For Paul Singer, the eerie feeling of knowing how the future is likely to unfold and not having his warnings listened to must be maddening. But it is also a feeling that has a historical precedent. In 2007 Singer and others officially warned central bankers about logical impending bank derivatives doom, but their accurate warnings were treated as if they were coming “from ignorant children,” he said Tuesday at the Institutional Investor / CNBC Delivering Alpha conference in New York City.

As history illustrates, the central bank elite ignored market practitioner advice and dismissed the logical, market-based explanation Singer and fellow hedge fund luminary Jim Chanos had laid out. What resulted was the financial crisis of 2008 – driven by derivatives, by far the largest negative financial impact felt during the crisis. Now Singer is back with yet another derivatives warning that has only grown in magnitude. Will the US Federal Reserve, charged in part with regulating noncleared bank derivatives, again ignore credible warnings?

Paul Singer Elliott Management
Screenshot – CNBC

Paul Singer and Jim Chanos accurately predicted the 2008 derivatives crisis along with Hank Paulson, but their warnings were ignored, “they didn’t listen”

In 2007 Singer, founder of the now $27 billion Elliott Management and one of the more respected economic voices among hedge fund managers, gave a derivatives warning to thecentral banking elite. At the G7 meeting in Europe, he and fellow hedge fund manager Jim Chanos were granted an audience with the central bank elite that included then-New York Fed President and soon to be US Treasury Secretary Timothy Geithner. The pair accurately warned of the derivatives catastrophe that was about to befall society to multiple central bank, economists and fellow market practitioners.

What struck Singer as odd when delivering the first warning was “the amazing arrogance of the policymakers. They didn’t listen. They treated us as if we were ignorant children. And, of course, they didn’t do anything,” he said. It was “practitioners, not academics and not policymakers, that had a deeper understanding of where the financial system was in terms of risks.”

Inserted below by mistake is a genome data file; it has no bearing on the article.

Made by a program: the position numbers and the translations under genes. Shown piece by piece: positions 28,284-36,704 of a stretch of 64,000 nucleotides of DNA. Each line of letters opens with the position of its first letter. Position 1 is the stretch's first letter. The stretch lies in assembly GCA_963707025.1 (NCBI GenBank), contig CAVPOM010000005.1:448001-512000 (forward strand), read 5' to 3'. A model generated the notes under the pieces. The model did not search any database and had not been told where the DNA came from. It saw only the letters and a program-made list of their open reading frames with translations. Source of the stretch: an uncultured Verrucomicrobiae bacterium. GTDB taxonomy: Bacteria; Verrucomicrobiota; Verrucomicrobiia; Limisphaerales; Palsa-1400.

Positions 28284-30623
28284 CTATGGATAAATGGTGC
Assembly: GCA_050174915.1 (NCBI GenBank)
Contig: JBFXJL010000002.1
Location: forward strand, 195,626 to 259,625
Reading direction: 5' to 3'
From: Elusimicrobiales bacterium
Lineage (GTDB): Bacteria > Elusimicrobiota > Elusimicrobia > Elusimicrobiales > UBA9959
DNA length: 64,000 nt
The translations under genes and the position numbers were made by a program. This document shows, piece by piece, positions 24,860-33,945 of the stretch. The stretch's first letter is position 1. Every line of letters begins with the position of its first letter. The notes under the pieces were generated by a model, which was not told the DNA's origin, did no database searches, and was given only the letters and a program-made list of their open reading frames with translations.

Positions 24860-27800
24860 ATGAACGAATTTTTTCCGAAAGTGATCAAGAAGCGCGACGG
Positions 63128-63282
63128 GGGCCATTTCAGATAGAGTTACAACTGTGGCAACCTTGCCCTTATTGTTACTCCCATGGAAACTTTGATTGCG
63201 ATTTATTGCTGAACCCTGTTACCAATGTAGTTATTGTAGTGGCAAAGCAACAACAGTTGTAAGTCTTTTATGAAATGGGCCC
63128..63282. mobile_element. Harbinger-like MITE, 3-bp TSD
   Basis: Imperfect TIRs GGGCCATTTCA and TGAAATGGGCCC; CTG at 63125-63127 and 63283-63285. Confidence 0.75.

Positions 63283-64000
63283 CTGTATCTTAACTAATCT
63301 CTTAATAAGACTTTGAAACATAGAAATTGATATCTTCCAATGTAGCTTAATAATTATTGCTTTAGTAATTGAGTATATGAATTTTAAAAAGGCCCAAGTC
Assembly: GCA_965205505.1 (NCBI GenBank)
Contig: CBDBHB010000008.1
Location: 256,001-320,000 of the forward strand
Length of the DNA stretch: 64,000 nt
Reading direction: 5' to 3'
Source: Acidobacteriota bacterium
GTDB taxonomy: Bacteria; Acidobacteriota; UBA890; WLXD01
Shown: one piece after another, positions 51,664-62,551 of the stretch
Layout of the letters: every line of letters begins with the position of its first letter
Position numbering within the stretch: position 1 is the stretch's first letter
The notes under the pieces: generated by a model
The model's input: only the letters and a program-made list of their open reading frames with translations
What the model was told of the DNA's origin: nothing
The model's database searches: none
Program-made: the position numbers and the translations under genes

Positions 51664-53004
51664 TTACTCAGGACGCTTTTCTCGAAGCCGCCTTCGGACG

To derivatives professionals the 2008 bank-designed derivatives had violated many long-standing and proven risk management principles of providing transparency into the product structure, using appropriate leverage and writing contracts in clearly understood terms.


Never before have so many warnings on derivatives been ignored — and resulted in economic catastrophe

Paul Singer points out the central bank PhD elite, who typically can’t stand to have their performance tracked, were responsible for overlooking derivatives problems for the third time since 1998, when the genius that was Long Term Capital helped damage the economy. In 1998 another derivatives warning was missed, this time when Commodity Futures Trading Commission Chair Brooksley Born warned as was ignored by the banking elite.

Never before in the history of preventable economic disasters have so many consistent warnings about derivatives been ignored by the banking elite. And now, Singer, like a broken record, says the faulty derivatives that he warned about during a 2014 trip to Davos are still a problem. A logical and pending disaster is likely to follow. Will the elite central bankers charged with regulating non-cleared bank derivatives ignore the warning again?

DB Derivatives

Singer delivers another derivatives warning in 2016

On Tuesday Paul Singer sounded a familiar tone when he touched on what government sources have termed a matter of world economic security. The non-cleared bank derivatives that underlie the financial system, now totaling $700 trillion in notional risk exposure, is a significant risk to the world. And central banks, once again, are squarely in the middle.